Have you ever heard of "computer elbow?" I think that's what I've got. I switched using the mouse at my home computer from the right to the left hand because my neck was bothering me. Now my left elbow is aching, aching, aching. What do you suggest?
Elbow pain is, indeed, a common problem among computer users, especially those who still use a mouse control. Like you, many people experience neck, shoulder, elbow, wrist, and hand pain and other symptoms from long hours at the computer. In fact, it is estimated that each year up to three per cent of the adult population are diagnosed with lateral epicondylitis (also known as "tennis" elbow). Half to two-thirds of those folks list workplace activities as the cause.
Repetitive use of any body part can cause problems. But sometimes the problem is poor alignment at the work station. For example, the table your computer sets on may be too high or too low for you. The chair you are sitting in may also need some adjustment. Whether at home or at work, ergonomics is a key feature of preventing musculoskeletal problems associated with computer use. Ergonomics refers to the study of designing equipment and devices that fit the human body, its movements, and its cognitive abilities.
An ergonomic specialist such as a specifically trained occupational or physical therapist can evaluate your workspace and advise you appropriately. Likewise, these therapists are able to provide some hands-on therapy to ease the painful symptoms and restore normal alignment and function. A postural assessment can be done to help you maintain good alignment.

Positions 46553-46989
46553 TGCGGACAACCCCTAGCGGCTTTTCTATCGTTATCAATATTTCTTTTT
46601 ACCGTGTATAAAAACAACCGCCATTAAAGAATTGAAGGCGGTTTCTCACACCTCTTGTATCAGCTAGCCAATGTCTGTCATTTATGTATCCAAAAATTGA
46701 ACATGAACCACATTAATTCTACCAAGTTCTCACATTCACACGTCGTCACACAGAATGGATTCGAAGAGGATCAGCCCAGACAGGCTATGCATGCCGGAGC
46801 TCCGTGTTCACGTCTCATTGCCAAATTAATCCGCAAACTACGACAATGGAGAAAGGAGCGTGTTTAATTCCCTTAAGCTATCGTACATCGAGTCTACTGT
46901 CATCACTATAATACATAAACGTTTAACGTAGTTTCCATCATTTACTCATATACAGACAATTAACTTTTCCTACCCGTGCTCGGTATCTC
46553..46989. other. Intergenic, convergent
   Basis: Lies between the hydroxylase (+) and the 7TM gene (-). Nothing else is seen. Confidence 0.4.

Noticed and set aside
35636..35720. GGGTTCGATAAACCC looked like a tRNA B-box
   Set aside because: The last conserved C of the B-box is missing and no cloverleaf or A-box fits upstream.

Myofascial release therapy (MFRT) is another effective tool to help restore normal circulation and aid healing to the affected connective tissue and surrounding soft tissues. The therapist applies a low load, long lasting stretch to the myofascial tissue (connective tissue that support and surround muscles and tendons).
The therapist holds the stretch for up to five minutes. The desired result is to increase circulation, reduce sensitivity of nerves, and improve elasticity (flexibility and stretch) of the tissues. You will likely be given some stretches to do each day to help maintain the benefit received from the treatment. Acupuncture is another treatment approaches you might want to consider for this problem..
You don't have to suffer with this problem forever but you may have to apply some at-home strategies as long as you use the computer. The therapist will evaluate your situation and outline the best program for you.
M. S. Ajimsha, MPT, ADMFT, PhD, et al. Effectiveness of Myofascial Release in the Management of Lateral Epicondylitis in Computer Professionals. In Archives of Physical Medicine and Rehabilitation. April 2012. Vol. 94. No. 4. Pp. 604-609.
*Disclaimer:* The information contained herein is compiled from a variety of sources. It may not be complete or timely. It does not cover all diseases, physical conditions, ailments or treatments. The information should NOT be used in place of visit with your healthcare provider, nor should you disregard the advice of your health care provider because of any information you read in this topic.